It’s also a good context to disagree more easily with people if we’re shy.
Like, saying, “I don’t like the TV show you recommended” instead of “I don’t like the design you created” :stuck_out_tongue:


I was tl2 on Meta up until earlier today. For most cases, that felt correct to me, but in terms of prompting users to create accounts and post on a Discourse site, I can see the value of having one or more categories that require >= tl0.


This is what I’ve tried to explore in posts that attempt to show behaviours are based on perception of acceptability and that in turn is generated by the choice of language Which in turn rest upon…

I posit as a description of behaviour "lurking” is acceptable while to label someone as a “lurker” undesirable

Would “you’ll find useful stuff if you use the :mag: above & search XYZ…” be a response without the negative?

I disagree (Or maybe I think the risk is the price of opportunity); breakthrough follows most often from the unforseen serendipity of emergence - that comes from diversity - so your creating the circumstances for a very high value contribution, but generally they have a low probability of occurrence because the high probability will have already been found easily!

I agree they’re important. On the community where I’m TL3 there are many threads entitled " forum games:…”. I have them all set to ignore because I don’t need them but I recognise that to form community requires people with diversity of personality, background, needs, etc. contribution to the community is richer for having a variety that comes from participation of people who have that need or just enjoy what for me is burning time without value. We are all different, and embracing difference gives us all more value - I think this spirit of community - does anybody else have an opinion?

I hold out no hope of acquiring TL3 here because there are so many people active in many topics & topics active so that the amount of time to meet the threshold criteria will decrease the value I get here to near zero. The criteria are valid for a small community not one with topics of little interest EG such as the software maintenance dis-interests of somebody (me) who has a largely sociological interest in digital community mores.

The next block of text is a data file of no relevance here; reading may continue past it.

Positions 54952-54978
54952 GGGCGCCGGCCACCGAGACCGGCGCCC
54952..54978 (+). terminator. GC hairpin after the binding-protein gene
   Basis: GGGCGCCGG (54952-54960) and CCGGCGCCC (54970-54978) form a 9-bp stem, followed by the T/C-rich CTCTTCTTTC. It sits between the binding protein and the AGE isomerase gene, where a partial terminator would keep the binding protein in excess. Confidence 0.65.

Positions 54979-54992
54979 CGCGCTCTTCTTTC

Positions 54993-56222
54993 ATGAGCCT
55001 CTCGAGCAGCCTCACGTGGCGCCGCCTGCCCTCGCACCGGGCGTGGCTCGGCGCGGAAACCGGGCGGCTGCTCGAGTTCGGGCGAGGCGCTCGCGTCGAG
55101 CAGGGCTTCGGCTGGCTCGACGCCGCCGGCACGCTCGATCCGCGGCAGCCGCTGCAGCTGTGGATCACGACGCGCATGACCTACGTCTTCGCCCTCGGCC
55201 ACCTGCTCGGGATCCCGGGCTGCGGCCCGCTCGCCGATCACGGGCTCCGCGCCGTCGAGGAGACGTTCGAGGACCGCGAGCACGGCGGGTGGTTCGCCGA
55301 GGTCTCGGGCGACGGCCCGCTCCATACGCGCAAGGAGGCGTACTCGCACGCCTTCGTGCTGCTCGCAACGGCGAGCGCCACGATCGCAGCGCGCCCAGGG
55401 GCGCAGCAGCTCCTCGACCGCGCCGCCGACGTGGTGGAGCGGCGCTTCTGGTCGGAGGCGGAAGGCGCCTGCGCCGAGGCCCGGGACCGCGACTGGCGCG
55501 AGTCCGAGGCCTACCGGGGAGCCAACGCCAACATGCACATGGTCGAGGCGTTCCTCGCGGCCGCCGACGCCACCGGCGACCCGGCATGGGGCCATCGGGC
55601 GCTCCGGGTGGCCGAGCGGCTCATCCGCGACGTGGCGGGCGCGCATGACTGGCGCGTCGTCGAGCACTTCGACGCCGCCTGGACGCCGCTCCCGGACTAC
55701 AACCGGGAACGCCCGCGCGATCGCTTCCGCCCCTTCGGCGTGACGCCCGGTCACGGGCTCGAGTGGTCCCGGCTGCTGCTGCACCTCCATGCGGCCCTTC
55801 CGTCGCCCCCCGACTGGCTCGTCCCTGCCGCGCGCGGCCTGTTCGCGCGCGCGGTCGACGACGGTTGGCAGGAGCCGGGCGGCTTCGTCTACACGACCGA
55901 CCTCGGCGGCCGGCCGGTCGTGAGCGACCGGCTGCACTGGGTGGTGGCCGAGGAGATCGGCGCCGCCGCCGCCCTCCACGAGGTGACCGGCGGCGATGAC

Well, I’m TL3 I reckon, and I’m not that active. Sure, I read a lot, but it is not so time demanding.

I don’t need or use tools of TL3. So for me trust levels are actually quite meaningless and as a system it is ”just” a gatekeeper or guard dog. And… most of people world wide think that way and that’s why TLs are a weak incentive. Sure, I can be wrong too. But I’m not :smirk:

But I am not a lurker. That is question of personality but matter of climate of forum too. Few toxic persons and I’m out really fast. For me this is just another part of my own time, and I’m too old to waste it.

But… now we are back to ice breakers and so on. I can’t give any CSS tips. I can’t code. So I’m writing more or less just meta’ish content, some times even on topic. That happends because here is room for me. If here house rules would be similar than in StackOverflow I would be 100% pure lurker and there would be no chance to convert me to even semi-active writer.

Global forums have another speed bump and it is language barrier. As everyone sees, at least native english speakers, I just don’t care how badly I misuse prepositions or doing grammatical errors[1] but it is just me. Others can be very shy using strange language, even with translators, and they will choose to keep theirs fingers out of keyboard.

  1. english is an awful language; Yoda was 1000 years old jedimaster, but even he couldn’t learn english ↩︎


I don’t think you should take all the blame. :slight_smile: One of the things that came up when we were discussing whether ‘lurkers’ should be included as a term or if we should try and retire it altogether was that it’s such a recognisable term, and leaving it out may make this guide (and the accompanying blog) less discoverable, and therefore less useful.

Personally though, I think if we can move away from the term and reframe the dynamic I’d be much happier. :slight_smile:


That would be a good response. What I was trying to point out is that there’s an aspect of forum culture that discourages posting.

At its worst, people who are new to a forum’s domain are considered to be “newbies.” A typical response to their questions is essentially “RTFM.” So one thing that may discourage people from posting in a community is fear of being shot down for asking “dumb” questions. At its best, this harsh aspect of forum culture encourages people to think before posting a question.

There’s a similar issue with posting replies. If someone’s replies are repeatedly ignored, or answered in a highly critical manner, they’re likely to stop posting on the forum. I know this from personal experience. On a music related forum, a reply I was especially proud of was criticized by one of a forum’s prominent members. After having posted daily for a year, I never posted again. 10 years later, I still go back to the forum from time to time when I think it might have information I’m looking for. I’m not saying my reaction was rational - just that it’s easy to forget that people have varying levels of sensitivity. One bad experience can turn a super-user into a lurker.